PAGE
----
luke gibson (3 years ago)
Very nice
Simon Hicks (3 years ago)
Quiet location - Well maintained tower ruins to explore
Morwenna L (3 years ago)
Awesome view
Karsten Hansen (5 years ago)
Impressive ruins. Nice visit. Fair price.
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Quimper Cathedral

From 1239, Raynaud, the Bishop of Quimper, decided on the building of a new chancel destined to replace that of the Romanesque era. He therefore started, in the far west, the construction of a great Gothic cathedral which would inspire cathedral reconstructions in the Ile de France and would in turn become a place of experimentation from where would later appear ideas adopted by the whole of lower Brittany. The date of 1239 marks the Bishop’s decision and does not imply an immediate start to construction. Observation of the pillar profiles, their bases, the canopies, the fitting of the ribbed vaults of the ambulatory or the alignment of the bays leads us to believe, however, that the construction was spread out over time.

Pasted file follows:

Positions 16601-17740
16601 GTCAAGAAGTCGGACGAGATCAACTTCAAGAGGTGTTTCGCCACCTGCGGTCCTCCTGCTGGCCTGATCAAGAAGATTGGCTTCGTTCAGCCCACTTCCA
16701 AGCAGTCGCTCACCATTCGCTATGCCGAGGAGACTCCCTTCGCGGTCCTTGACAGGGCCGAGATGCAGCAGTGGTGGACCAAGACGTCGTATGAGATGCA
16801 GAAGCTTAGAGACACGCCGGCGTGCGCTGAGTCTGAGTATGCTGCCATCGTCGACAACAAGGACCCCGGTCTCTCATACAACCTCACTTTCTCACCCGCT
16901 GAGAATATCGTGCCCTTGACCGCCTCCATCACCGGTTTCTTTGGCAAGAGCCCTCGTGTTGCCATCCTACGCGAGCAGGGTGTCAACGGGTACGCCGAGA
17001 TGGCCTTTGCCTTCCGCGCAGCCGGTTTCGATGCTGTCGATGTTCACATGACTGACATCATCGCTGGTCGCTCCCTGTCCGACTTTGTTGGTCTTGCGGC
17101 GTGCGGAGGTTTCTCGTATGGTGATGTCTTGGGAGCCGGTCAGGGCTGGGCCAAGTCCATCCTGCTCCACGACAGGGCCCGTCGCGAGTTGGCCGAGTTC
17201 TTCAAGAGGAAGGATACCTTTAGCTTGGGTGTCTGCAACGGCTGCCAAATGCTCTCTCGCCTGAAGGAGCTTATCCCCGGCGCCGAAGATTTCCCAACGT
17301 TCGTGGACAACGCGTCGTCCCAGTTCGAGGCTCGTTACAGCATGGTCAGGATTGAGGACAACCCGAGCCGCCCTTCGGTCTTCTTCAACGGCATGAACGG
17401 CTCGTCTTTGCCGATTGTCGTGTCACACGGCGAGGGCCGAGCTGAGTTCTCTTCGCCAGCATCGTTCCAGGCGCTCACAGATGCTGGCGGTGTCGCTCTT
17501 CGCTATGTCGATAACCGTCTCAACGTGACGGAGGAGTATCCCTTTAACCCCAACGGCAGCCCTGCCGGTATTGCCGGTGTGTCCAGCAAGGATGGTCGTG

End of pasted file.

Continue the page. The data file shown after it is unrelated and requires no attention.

The four circular pillars mark the start of the building site, but the four following adopt a lozenge-shaped layout which could indicate a change of project manager. The clumsiness of the vaulted archways of the north ambulatory, the start of the ribbed vaults at the height of the south ambulatory or the choice of the vaults descending in spoke-form from the semi-circle which allows the connection of the axis chapel to the choir – despite the manifest problems of alignment – conveys the hesitancy and diverse influences in the first phase of works which spread out until the start of the 14th century.

At the same time as this facade was built (to which were added the north and south gates) the building of the nave started in the east and would finish by 1460. The nave is made up of six bays with one at the level of the facade towers and flanked by double aisles – one wide and one narrow (split into side chapels) – in an extension of the choir arrangements.

The choir presents four right-hand bays with ambulatory and side chapels. It is extended towards the east of 3-sided chevet which opens onto a semi-circle composed of five chapels and an apsidal chapel of two bays and a flat chevet consecrated to Our Lady.